2.  When  I’m swathed in a turtleneck, the waddle disappears.  You remember the waddle from our Alli Macbeal days?  It’s the the saggy portion of the neck between throat and chin.  Think of a turtleneck as a girdle for your waddle.  Enough said.

3.  Okay, truthsies:  Whenever I get nervous or excited, big red splotches break out all over my neck and collarbone.  It’s kinduvreally embarrassing.  Imagine how I feel when waxing poetic about Gerard Butler.  I’ll have warmed myself up by pointing out his delightfully crooked teeth and yummy Irish accent.  Then I’ll just be getting to the part about how he can play a badboy and a tortured opera composer, only to have my formerly captivated listener interrupt me mid-sentence, staring at my neck and asking,  “Um, are you okay?”  I’ll then glance down at the garish welts on my skin and have no choice but to deliver my wildly clever rebuttal:  “Oh.  I’m hot.”  (Works every time.  No awkwardness ever.)  After scores of humiliating first dates and job interviews wherein my feigned aloofness was betrayed by my crimson neck, the perfect solution finally presented itself to me:  wear a turtleneck!  To everything, everywhere.  Because you never know when you’ll need coverage.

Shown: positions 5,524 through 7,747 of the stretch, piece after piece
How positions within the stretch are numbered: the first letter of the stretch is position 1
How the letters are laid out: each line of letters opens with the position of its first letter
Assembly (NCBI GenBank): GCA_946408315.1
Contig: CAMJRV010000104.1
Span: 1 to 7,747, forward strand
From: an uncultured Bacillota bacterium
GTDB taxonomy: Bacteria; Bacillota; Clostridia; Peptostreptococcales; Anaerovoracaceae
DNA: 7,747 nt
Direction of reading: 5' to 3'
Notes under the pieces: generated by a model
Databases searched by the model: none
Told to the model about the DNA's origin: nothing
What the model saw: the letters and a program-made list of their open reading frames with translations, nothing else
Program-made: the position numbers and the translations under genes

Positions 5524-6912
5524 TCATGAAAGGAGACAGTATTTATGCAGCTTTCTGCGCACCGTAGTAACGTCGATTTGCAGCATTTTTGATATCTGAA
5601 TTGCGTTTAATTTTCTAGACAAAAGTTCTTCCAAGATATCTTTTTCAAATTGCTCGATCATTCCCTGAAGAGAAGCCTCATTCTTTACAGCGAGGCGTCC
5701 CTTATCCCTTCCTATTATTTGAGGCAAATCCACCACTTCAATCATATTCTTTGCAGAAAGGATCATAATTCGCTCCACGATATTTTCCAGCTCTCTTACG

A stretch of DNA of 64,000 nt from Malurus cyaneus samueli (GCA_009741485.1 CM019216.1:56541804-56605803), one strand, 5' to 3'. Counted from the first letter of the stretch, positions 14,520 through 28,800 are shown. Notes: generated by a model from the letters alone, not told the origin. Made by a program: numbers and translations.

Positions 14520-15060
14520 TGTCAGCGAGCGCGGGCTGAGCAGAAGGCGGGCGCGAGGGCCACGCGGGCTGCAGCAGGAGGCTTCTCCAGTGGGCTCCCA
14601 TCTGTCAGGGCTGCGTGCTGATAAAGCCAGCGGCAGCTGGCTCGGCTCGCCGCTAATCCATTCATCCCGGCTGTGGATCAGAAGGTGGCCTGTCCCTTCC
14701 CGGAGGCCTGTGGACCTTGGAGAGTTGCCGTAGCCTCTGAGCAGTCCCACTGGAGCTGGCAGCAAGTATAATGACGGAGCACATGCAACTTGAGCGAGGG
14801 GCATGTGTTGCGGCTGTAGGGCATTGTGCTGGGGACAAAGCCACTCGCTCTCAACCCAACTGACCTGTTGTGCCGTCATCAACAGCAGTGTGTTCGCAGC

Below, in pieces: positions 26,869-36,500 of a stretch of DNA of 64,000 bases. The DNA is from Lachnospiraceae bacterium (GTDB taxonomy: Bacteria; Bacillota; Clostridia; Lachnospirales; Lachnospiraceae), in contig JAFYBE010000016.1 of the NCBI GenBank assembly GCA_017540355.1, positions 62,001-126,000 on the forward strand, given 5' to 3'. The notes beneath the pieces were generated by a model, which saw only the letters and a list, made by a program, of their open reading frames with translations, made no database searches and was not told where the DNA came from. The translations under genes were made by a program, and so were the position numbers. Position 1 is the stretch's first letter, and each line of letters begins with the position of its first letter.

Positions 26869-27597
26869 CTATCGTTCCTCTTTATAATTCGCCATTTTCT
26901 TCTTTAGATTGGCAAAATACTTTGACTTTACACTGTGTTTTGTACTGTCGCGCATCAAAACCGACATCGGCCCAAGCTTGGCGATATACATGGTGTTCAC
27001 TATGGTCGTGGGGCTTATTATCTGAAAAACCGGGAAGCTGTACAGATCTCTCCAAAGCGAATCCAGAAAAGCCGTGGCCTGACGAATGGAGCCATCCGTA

4.  Two words:  Diane Keaton.  Ever heard of her?  She stars in super annoying movies and is notorious for her horrible fashion sense.  But she’s also rich and famous and I think she maybe lives in New York and wears tall leather boots and here’s the deal:  if a perpetual turtleneck is good enough for her, it’s good enough for me.

5.  Life is short.  And the span of your smooth and youthful neck, even shorter.  So to all you thirtysomethings rounding the bend into middle age, I say what the heck–wear a turtleneck!  (I foresee a bumper sticker here.  Maybe a special kind that only adheres to the tailgate of a minivan.)






Why I Can’t Do My Hair.